7 Little Website Mistakes That Can Cost You Big Time
Great websites are full of pertinent information that leaves visitors feeling knowledgeable about your company – and if not, they should feel as though you are an authority in your field, and that you can help with their unanswered questions. But from a business perspective, websites are more than that – they need to advertise, entice, engage, and convert those visitors into customers.
There are many ways to present a website, convert users, and entice them to return. Some are great – content marketing encourages creating a narrative around your businesses that interests your customers. And, a lot of them seem like a good idea in theory, but aren’t so great. Don’t get me started on advertisement overkill.
Here are seven website practices that will cause most users to leave your site immediately after arriving:
- Your clickbait-y headline doesn’t match the content of your blog post. The rise of content marketing means content marketers are making headlines more creative to earn your clicks. There’s even a parody site dedicated to clickbait. If your article promises something in the headline, it needs to deliver.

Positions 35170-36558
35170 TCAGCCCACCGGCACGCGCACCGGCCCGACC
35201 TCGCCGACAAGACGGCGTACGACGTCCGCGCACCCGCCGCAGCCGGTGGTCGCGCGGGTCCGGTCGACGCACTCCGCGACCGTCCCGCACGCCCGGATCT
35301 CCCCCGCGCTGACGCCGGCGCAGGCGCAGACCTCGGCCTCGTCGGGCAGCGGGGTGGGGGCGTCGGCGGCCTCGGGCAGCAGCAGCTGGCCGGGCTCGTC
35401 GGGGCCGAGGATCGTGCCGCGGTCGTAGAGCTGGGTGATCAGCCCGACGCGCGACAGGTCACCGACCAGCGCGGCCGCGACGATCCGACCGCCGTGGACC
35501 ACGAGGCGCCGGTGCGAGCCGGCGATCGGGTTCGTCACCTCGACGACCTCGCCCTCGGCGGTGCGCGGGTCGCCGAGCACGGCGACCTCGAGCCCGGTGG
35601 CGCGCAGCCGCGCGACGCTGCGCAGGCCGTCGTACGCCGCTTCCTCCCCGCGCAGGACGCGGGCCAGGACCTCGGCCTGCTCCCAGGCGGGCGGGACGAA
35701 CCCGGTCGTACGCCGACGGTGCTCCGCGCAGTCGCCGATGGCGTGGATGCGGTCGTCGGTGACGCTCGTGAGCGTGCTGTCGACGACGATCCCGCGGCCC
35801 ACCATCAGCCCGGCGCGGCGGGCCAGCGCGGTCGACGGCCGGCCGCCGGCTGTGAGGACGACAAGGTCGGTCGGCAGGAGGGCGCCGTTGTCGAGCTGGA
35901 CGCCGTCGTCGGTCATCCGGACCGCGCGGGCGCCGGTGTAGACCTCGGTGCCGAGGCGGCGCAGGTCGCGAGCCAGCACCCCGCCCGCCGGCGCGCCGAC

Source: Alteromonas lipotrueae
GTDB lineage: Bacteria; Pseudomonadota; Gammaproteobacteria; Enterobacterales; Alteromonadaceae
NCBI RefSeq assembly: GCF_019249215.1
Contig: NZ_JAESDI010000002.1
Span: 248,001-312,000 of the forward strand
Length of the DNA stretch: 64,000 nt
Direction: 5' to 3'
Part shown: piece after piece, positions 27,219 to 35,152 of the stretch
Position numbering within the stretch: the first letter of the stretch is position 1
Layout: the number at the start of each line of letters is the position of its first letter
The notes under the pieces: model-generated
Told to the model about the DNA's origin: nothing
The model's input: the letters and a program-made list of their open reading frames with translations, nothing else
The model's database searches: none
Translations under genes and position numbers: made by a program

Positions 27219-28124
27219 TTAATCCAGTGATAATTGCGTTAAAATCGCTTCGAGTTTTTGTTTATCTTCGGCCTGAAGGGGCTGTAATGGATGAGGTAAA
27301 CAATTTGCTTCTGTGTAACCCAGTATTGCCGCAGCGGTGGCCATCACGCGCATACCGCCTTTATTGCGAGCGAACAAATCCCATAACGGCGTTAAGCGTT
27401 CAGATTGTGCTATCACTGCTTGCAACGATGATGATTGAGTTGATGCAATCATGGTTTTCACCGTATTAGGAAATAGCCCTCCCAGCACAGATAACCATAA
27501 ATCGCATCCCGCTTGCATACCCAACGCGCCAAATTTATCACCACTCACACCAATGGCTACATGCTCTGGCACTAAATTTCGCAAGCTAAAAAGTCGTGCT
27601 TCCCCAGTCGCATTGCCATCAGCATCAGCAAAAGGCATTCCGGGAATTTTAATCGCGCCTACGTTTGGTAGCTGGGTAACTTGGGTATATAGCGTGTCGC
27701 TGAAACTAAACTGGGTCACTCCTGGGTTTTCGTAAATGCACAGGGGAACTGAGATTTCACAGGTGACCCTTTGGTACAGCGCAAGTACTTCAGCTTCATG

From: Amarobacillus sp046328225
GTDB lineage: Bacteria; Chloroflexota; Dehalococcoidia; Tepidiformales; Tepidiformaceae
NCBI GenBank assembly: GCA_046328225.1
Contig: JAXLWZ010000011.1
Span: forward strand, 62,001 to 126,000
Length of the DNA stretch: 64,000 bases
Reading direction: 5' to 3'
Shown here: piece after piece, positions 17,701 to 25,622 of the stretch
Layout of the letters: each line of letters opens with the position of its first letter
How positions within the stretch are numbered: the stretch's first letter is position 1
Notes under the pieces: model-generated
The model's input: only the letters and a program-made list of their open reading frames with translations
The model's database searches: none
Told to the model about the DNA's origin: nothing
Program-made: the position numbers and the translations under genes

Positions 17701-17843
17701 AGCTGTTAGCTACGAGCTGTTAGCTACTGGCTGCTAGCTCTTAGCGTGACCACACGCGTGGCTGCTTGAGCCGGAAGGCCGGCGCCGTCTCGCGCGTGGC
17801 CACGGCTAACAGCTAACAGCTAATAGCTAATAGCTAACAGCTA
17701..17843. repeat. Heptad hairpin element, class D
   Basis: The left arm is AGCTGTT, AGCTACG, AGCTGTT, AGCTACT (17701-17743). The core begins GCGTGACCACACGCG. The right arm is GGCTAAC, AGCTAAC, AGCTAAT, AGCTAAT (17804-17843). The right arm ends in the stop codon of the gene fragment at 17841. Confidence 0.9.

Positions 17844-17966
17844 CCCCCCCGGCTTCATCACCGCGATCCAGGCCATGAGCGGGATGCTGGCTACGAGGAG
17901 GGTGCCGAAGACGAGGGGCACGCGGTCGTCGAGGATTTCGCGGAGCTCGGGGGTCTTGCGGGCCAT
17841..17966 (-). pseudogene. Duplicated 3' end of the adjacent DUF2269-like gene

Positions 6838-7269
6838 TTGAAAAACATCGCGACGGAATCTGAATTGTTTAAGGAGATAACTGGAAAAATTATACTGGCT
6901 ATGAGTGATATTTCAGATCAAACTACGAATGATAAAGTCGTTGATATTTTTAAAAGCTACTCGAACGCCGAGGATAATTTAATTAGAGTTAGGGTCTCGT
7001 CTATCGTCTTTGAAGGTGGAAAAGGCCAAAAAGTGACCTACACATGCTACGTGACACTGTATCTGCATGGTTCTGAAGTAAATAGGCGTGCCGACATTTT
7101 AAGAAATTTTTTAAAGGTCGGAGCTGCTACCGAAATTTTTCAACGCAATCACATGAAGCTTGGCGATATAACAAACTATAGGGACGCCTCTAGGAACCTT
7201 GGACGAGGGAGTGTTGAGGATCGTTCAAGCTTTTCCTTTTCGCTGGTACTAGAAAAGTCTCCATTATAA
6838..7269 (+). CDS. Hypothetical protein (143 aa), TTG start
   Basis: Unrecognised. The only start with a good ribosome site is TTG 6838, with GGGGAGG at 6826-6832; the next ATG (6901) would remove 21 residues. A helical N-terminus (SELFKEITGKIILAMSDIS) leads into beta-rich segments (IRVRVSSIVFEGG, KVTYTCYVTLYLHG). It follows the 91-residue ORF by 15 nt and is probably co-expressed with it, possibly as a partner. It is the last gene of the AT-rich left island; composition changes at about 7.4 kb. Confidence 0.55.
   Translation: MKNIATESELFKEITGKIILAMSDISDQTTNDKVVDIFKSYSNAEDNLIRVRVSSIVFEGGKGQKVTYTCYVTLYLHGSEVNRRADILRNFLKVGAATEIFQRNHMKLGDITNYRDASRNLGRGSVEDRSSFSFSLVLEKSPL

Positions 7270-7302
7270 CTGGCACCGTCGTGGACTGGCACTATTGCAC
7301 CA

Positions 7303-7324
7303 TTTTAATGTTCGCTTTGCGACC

- Your website doesn’t recognize mobile vs desktop viewing. This happens to me a lot – I’m browsing Twitter or Facebook and I click on an article I’m interested in reading, and somehow I’m stuck on the mobile site. Everything is stretched out and awkward – don’t do this to your users.
- You have too many pop-up CTAs. I’m sure the content you’re putting out is fantastic. But if you ask me to sign up for your class, download your ebook AND sign up for your newsletter all while I’m trying to read a single article, I’m going to bounce.
- You ask me to sign up for your newsletter when I clicked to your site FROM your newsletter. This is a specific pet-peeve of mine that most websites haven’t figured out a workaround for yet. If you send me your awesome curated content newsletter, and I’m interested enough to click on one of your articles, do not immediately present a pop-up asking me to subscribe to your newsletter. How about pop-ups based on UTM parameters?
- You have too many ads. I’ve said it before and I’ll say it again – too many ads will dilute your message and annoy visitors.
- You have long sign up forms. Before you create any form, make sure you know what information you need to collect. Use as few fields as possible, and don’t ask for a user’s birthday or gender if you have no use for that data.
- There’s no easy way to contact you. It may surprise you to learn that the standard contact form is not enough. If a customer wants to contact you, and needs to do it in a timely fashion, you should always include an e-mail address and phone number whenever possible.